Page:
Hannah has done well during this time. She has her day program back with smaller cohorts, most of her recreational programs are on hold, but we managed to find events to keep her social life as active and safe as can be. She wears a mask when needed and most importantly she is healthy. We will never forget bad cardiac, lung and trachea years. We have done hard things before and we can do them again.

Why I am so angry. A nasty girl’s rant – caregiving style

If I were in the position to be talking to a lot of people right now the question may be posed to me, “You sound a little angry, Ang.  Why are you so angry?”  However we have been social distancing here to the best of our abilities so I have not spoken to a whole lot of people face to face other than 6′ or so apart on the streets of our town.  I think most people are experiencing the emotion anger right now so I don’t think I would personally be called out on my anger.  But there is one person that is calling me out and that is by someone whose name rhymes with Blang.  It’s me … Ang.

I have been raging, fuming, crying in frustration over sightings and hearings of people continuing to congregate. Congregating despite knowledge being fed to us spoonful after spoonful – we are getting obese with effing information.  We. know. we. know!  And yet some do not either choose to believe, don’t think it can happen to them, or don’t understand how washing hands and staying a safe distance from people and touching objects that can carry a virus and continue to congregate in small or large groups.

There has been a lot of news and social media stories on boredom and schooling students at home and concerns over these topics.  I am not raging over this.  As a caregiver our take on this pandemic is that it hits so close to home we are putting a house plant in the corner of it.

When Hannah was three months old heart defects were detected.  From there on her life (and ours) quickly went out of our basic control and into the arms of medical help.  As she grew older in age her body struggled with continuous heart, lung, trachea issues and then scar tissue – a side affect from one of her heart surgeries.  The trachea injury reeked havoc on her little body for years creating an un-human like sound as she breathed which got even more horrendous when the regular trachea infections came upon her.  With all of this happening to her her basic immunity just seemed to be the pits and she was a little sitting duck-ish in terms of all the things she would catch (she once had cellulitis in her toe).  When she would catch a cold, or bronchitis or pneumonia it was heart-breaking to see and traumatic for us each time it occurred.  But this was her general life.  Our schedule revolved around her health.  Her sister’s life revolved around her health – though we did the best we could to keep going on as good as we could.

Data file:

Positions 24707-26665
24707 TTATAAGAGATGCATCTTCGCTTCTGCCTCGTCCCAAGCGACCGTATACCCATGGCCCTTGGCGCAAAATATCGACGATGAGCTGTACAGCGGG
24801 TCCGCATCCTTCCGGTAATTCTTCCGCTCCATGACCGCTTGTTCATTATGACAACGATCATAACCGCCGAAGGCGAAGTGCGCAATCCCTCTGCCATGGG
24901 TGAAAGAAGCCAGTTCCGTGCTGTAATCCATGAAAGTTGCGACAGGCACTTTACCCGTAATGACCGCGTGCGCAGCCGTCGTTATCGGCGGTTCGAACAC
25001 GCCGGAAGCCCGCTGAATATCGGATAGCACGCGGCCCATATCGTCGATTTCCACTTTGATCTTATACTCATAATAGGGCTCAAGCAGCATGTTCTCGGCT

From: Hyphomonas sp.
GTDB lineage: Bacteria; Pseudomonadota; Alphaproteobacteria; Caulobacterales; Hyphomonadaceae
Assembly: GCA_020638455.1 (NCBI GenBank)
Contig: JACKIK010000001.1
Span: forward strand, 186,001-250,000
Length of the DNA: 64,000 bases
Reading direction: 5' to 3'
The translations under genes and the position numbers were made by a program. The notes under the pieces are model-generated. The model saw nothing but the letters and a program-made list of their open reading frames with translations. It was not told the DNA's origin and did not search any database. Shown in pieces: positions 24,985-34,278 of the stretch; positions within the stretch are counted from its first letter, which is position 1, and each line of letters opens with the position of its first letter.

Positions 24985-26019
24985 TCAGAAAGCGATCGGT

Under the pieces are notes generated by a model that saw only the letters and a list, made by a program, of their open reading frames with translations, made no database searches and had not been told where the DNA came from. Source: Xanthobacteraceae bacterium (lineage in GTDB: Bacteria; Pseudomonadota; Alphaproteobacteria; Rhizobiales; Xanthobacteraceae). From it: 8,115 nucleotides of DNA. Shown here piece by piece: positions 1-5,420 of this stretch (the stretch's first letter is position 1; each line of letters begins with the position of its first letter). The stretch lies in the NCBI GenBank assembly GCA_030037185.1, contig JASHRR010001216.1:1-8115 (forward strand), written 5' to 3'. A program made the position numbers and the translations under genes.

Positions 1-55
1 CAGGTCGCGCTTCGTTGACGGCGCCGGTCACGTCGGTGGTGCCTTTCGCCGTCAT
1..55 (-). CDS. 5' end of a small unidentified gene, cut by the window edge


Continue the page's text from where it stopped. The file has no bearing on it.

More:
I would say generally the first eighteen or so years of her life her health was first and foremost in our attention toward her aside from her autism which was a whole other world.

The last five years we have enjoyed her stable health and only see mild affects of her first eighteen years. But the memories of her breathing, or not breathing, of seeing her suffer are not far in my mind.

There are so many parents like us for which this story will resonate with.  When you are a caregiver of a sick child it changes you.  Having your child survive becomes your only goal.  This is only our story.  There are so many families that have it worse and are continually caring for their child.

Hannah’s day program has been suspended.  Her 40 hour/month respite – which for her was Special O with a visit to a friend’s to watch wrestling, coffee time with friends, yoga with a walk after and music night at a friends was suddenly taken away in a matter of days.  She became full time at home girl with me as her caregiver.  My job as her mom is to keep her safe and distanced as much as possible.  Every day she asks me, “Mom and dad will take me” meaning she wants to go out. We are both “working at home”.

When the news and policies were changing in the beginning my first worry was boredom for me and how would I engage Hannah every day without any respite from workers or grandparents.  But those worries soon ceased when we just began doing it and it was successful with a lot of work.  It felt like we were a world away from the coronavirus and it really didn’t affect us – but of course we would comply.

Suddenly things changed when the virus was being community spread.  It hit me that yes she and other people  like her were extra susceptible.  This has scared me so much.  To go back to the time when her respiratory issues were so bad – I could not even fathom it.  I authentically worried as well for people like her that the outcome would be grim.

Once I got a hold of those emotions and continued doing what Dr. Tam continuously said I felt rather at peace about her health.  But then something new hit me.  What if we as parents caught the coronavirus.  What would happen to her?  If she had been in a home with two people infected she would likely be getting it as well.  Where would she go?  Who would care for an young woman with autism fighting this deadly virus?  There are no words to describe this but to say it authentically has sometimes felt like life or death.  Families like ours have been absent in any emergency plan.  I suppose it will be up to families like ours to continue squeak the wheel.  While I still do not have an answer, I do know that Hannah has many loving friends, family and professionals in her life that she would be cared for if we were too sick.  (In the night my best case scenario for this would be that us three just got it together and we could care for her while being sick).